1. Use Issue Tracker to plan versioned releases.
  2. Maintain Power BI projects in source control using pbi-tools.
  3. Set up different environments.
  4. Follow the branching model.
  5. Create a CI/CD Pipeline using pbi-tools deploy.

Versioned Releases

Each release has a unique version. The version number is immutable and the latest release commit is tagged with the version number. A proven and recommended versioning scheme is Semantic Versioning 2.0.0, see

  • A MAJOR version change indicates breaking changes, for instance v1 -> v2.
  • A MINOR version change indicates added functionality, but no breaking changes, for instance v1.1 -> v1.2
  • A PATCH version indicates internal bug fix, with no feature changes, for instance v1.1.0 -> v1.1.1

This model is very common in software projects, and applies well to Power BI projects, too.

  • “Features” in a Power BI dataset are all the tables, columns, hierarchies, measures, relationships, queries etc. Adding new columns or measures, for example, constitutes a minor version change. Removing or renaming tables would be major version change.

Power BI Source Control

Source control for Power BI is not officially supported by Microsoft, although it is required for enterprise-grade development. pbi-tools provides an open-source solution. It is a complete solution for both reports and datasets, i.e. allows to go back-and-forth between a PBIX file and a source code representation. Support for Dataflows is under development.

pbi-tools introduces the “PbixProj” format which is an extraction format for PBIX and PBIT files optimized for source control:

PbixProj Folder


Example 1

Environment Source Branch Trigger Target
Development Any Feature Branch (Issue/xx) PR into Release/* created, updated DEV workspace in PPU
Staging/UAT Release/* PR merged Staging workspace in Pro/Premium _(for datasets only Premium supported)
Production main PR merged Production workspace in Pro/Premium

Example 2

Environment Source Branch Trigger Target
Development Any Feature Branch (Issue/xx) PR into Release/* created, updated DEV workspace in PPU
Integration Release/* PR merged Staging workspace PPU
UAT preview PR merged UAT workspace in Pro/Premium _(for datasets only Premium supported)
Production main Schedule (aligns schema changes with refresh) Production workspace in Pro/Premium

Power BI Datasets

Injecting build/deploy metadata into the model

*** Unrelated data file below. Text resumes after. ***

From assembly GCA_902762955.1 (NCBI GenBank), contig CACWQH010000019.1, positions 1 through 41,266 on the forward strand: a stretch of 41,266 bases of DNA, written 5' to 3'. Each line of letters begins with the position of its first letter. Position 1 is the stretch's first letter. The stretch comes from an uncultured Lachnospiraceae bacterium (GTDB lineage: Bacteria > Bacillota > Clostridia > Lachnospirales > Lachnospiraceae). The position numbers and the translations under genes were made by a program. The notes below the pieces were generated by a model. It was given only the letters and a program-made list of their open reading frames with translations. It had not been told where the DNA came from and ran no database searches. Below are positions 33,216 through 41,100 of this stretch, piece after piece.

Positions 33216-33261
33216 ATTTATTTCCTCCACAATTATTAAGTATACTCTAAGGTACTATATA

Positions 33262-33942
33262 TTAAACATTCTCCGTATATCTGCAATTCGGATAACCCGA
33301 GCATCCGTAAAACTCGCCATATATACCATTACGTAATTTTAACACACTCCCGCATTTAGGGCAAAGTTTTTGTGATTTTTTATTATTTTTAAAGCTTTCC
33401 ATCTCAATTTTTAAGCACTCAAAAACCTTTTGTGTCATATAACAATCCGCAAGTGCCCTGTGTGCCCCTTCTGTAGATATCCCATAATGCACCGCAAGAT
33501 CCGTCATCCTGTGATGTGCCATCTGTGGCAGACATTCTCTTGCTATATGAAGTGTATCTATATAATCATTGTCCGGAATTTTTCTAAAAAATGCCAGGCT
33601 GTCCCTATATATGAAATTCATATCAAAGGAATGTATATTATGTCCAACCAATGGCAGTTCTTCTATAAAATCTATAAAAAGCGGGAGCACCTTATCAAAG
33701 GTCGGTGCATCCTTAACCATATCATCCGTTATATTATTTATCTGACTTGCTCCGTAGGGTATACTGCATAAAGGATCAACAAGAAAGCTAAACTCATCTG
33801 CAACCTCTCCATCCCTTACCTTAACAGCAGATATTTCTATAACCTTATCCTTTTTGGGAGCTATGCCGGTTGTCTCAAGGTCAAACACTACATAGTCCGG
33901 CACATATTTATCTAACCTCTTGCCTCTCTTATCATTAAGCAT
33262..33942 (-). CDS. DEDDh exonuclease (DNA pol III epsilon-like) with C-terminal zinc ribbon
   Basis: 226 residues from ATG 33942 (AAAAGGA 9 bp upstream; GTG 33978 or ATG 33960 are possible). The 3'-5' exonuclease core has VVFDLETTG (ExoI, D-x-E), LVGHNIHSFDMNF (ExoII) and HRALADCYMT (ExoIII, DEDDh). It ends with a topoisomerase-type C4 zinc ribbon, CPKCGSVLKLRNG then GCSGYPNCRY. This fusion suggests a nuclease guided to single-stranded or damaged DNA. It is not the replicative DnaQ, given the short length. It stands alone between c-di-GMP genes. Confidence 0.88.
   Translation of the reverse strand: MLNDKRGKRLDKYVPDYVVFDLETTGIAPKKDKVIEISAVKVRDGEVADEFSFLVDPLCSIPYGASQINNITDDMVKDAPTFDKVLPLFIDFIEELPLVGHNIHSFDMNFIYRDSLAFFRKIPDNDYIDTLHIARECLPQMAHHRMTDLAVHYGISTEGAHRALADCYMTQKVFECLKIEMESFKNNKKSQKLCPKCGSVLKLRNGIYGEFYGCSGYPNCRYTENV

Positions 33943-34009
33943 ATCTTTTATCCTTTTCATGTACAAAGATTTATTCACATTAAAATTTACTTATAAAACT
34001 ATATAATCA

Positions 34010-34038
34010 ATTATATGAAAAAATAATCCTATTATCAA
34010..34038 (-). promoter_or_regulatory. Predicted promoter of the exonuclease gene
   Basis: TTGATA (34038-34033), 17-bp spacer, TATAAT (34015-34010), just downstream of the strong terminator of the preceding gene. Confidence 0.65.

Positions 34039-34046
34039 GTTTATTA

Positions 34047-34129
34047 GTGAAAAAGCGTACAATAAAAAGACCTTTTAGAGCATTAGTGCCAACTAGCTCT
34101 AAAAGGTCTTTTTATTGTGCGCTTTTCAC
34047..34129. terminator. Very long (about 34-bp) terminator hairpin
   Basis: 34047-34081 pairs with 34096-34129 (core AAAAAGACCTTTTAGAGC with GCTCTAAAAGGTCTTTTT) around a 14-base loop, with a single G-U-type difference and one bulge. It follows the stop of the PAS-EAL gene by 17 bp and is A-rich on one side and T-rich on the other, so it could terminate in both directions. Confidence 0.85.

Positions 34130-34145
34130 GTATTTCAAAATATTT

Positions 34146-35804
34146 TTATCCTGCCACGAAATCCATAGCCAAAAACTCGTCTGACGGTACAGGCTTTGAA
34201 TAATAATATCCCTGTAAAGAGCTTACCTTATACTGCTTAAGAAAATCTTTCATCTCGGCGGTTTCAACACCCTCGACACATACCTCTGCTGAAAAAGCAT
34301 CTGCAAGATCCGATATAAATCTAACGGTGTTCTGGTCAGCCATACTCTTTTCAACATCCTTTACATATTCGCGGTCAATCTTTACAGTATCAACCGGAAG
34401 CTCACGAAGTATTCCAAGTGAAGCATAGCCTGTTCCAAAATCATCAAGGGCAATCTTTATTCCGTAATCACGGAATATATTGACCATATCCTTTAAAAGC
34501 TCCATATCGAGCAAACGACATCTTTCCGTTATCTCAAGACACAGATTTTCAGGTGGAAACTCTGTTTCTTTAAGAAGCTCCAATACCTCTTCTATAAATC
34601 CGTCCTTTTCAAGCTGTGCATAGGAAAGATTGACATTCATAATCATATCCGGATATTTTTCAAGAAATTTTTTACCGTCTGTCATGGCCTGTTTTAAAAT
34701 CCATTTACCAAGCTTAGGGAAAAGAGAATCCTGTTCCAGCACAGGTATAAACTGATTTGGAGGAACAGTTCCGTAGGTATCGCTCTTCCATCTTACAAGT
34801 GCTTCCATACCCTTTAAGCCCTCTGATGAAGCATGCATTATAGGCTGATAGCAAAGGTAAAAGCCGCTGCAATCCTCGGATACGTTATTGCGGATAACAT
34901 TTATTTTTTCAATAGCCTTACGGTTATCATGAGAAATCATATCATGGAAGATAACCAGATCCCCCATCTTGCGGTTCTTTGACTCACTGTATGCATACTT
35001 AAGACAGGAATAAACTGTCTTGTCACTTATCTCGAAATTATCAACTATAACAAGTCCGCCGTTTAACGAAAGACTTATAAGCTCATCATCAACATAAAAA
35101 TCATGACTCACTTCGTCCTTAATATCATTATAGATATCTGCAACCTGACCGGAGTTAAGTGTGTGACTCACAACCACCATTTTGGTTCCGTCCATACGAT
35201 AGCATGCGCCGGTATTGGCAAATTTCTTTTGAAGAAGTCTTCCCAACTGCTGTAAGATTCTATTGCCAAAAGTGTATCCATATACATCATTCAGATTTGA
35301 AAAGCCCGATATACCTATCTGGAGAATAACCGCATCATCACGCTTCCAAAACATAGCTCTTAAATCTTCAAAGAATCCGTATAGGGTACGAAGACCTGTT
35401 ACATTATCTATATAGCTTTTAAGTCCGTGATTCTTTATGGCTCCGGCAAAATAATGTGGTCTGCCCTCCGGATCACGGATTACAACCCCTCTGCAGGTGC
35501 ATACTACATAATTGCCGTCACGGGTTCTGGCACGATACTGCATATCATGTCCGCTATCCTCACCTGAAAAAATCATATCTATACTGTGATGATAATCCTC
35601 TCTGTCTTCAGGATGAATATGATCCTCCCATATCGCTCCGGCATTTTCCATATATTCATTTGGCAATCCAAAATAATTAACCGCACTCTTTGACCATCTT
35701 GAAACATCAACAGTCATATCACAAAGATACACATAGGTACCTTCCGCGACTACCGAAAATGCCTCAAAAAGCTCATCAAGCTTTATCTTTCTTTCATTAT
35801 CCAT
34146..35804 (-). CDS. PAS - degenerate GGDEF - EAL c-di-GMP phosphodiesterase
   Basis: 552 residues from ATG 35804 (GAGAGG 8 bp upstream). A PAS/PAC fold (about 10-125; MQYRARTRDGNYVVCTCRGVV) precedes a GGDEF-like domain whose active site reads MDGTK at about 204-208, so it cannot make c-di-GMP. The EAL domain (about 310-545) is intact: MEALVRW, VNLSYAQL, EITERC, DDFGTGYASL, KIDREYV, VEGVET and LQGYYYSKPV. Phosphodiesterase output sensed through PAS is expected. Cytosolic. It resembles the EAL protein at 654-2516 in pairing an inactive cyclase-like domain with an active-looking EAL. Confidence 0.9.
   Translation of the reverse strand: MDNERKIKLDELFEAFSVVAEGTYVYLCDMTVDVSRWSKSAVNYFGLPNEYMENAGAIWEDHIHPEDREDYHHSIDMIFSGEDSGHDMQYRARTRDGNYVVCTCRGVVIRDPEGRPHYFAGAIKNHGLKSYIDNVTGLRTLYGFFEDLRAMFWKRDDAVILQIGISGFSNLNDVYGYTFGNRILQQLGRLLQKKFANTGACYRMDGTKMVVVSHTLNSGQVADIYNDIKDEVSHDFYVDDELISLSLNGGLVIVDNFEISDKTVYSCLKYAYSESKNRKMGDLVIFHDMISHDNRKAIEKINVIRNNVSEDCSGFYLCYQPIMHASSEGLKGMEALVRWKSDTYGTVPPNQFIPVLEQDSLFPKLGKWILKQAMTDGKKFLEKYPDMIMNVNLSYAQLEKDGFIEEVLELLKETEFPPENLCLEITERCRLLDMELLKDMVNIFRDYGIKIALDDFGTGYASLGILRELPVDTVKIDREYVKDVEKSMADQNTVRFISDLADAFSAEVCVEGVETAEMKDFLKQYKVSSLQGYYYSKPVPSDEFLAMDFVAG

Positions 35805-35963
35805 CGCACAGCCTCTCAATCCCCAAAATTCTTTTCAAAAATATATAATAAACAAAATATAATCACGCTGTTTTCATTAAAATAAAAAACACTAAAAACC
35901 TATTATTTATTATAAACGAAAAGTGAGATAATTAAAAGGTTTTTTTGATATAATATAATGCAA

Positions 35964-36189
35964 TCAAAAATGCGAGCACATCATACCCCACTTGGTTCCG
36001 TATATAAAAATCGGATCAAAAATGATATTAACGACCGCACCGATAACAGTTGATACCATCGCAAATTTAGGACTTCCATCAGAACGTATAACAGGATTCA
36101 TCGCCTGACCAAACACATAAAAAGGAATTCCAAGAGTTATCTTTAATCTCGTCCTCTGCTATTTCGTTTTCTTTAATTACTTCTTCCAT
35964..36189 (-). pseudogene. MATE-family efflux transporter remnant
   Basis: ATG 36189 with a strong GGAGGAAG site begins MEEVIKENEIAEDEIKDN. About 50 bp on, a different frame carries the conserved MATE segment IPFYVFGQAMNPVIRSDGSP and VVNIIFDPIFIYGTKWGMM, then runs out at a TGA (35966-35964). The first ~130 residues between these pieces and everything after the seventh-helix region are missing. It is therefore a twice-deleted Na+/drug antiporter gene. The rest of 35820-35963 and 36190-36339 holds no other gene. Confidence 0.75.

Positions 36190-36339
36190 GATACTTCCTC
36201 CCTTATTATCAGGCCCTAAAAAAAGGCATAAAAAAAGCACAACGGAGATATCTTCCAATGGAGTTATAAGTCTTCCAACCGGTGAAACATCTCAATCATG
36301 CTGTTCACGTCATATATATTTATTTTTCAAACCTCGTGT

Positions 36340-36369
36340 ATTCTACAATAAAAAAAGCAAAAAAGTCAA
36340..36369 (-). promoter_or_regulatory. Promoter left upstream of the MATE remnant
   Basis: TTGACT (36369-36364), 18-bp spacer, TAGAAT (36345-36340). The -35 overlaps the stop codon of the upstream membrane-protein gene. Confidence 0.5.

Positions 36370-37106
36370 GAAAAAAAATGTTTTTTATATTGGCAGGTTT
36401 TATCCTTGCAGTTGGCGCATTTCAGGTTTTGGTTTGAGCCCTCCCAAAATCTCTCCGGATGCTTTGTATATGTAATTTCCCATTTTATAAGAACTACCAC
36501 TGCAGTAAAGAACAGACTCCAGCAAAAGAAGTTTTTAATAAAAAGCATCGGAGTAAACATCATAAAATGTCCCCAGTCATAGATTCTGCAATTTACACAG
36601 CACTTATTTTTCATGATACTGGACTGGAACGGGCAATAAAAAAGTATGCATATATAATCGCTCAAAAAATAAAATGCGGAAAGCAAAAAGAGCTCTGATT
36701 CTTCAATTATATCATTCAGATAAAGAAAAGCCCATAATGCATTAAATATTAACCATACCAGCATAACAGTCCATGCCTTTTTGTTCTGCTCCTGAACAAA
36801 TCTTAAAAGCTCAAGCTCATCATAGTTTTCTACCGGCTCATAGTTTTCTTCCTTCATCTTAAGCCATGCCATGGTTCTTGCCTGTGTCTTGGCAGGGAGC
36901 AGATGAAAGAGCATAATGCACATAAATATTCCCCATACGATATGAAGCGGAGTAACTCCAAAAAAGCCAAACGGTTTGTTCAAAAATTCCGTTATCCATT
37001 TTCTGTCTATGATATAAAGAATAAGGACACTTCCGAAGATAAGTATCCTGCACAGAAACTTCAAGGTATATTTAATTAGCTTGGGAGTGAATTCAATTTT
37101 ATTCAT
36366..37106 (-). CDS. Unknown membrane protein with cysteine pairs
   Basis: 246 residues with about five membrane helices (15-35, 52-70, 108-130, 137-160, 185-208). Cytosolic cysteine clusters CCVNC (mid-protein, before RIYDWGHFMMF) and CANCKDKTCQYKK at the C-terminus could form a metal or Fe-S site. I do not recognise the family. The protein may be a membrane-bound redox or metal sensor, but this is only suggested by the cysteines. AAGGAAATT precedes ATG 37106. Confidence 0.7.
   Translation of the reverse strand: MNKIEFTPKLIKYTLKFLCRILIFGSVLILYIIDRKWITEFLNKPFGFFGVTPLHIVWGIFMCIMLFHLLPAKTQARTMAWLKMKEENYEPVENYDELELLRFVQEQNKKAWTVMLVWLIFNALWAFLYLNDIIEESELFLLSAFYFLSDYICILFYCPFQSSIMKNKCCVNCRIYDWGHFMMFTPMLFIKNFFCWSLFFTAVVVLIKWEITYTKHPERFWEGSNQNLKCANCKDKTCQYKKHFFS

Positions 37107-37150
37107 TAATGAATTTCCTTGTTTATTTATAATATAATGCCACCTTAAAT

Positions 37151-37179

For end-to-end visibility between the DevOps system and the various Power BI environments, pbi-tools deploy supports PQ parameter replacement, allowing to inject information only known at the time of deployment into the model.

An example use case defines a model table called “Info” which is used to hold metadata information about the dataset, exposed via model measures. All table columns are hidden which displays it as a measure-table in Power BI:

Info table

The PowerQuery source for the table references various PQ parameters in addition to a timestamp that’s resolved at the point of refresh:

    Source = #table(type table
        #"Label"             = text, 
        #"Timestamp"         = datetime,
        #"Text"              = text
        { "Data Updated", DateTimeZone.RemoveZone(DateTimeZone.UtcNow()), null },
        { "Version",      null,   #"Version" },
        { "GitHub SHA",   null,   #"GH-SHA" },
        { "GitHub RunID", null,   #"GH-RunId" },
        { "Branch",       null,   #"GH-Branch" },
        { "Environment",  null,   #"Environment"}

Secondly, the pbi-tools deployment manifest declares various parameters that match those PQ parameters. With the dataset/replaceParameters option enabled, those PQ parameters will have new values injected, generally ones which are only available at the time of deployment (for instance, the source branch). The replacement will also convert the PQ parameters to simple scalar values which has the added benefit that those will no longer show up in the Power BI dataset settings (where values are editable to authorized users).

Lastly, each of the info values has a corresponding DAX measure defined allowing to expose the injected values in any report connected to the dataset. For instance, the “Branch” measure has this DAX formula:

LOOKUPVALUE(Info[Text], Info[Label], "Branch")

This is a multi-row card visual displaying all Info parameters from the sample project:

Info table visual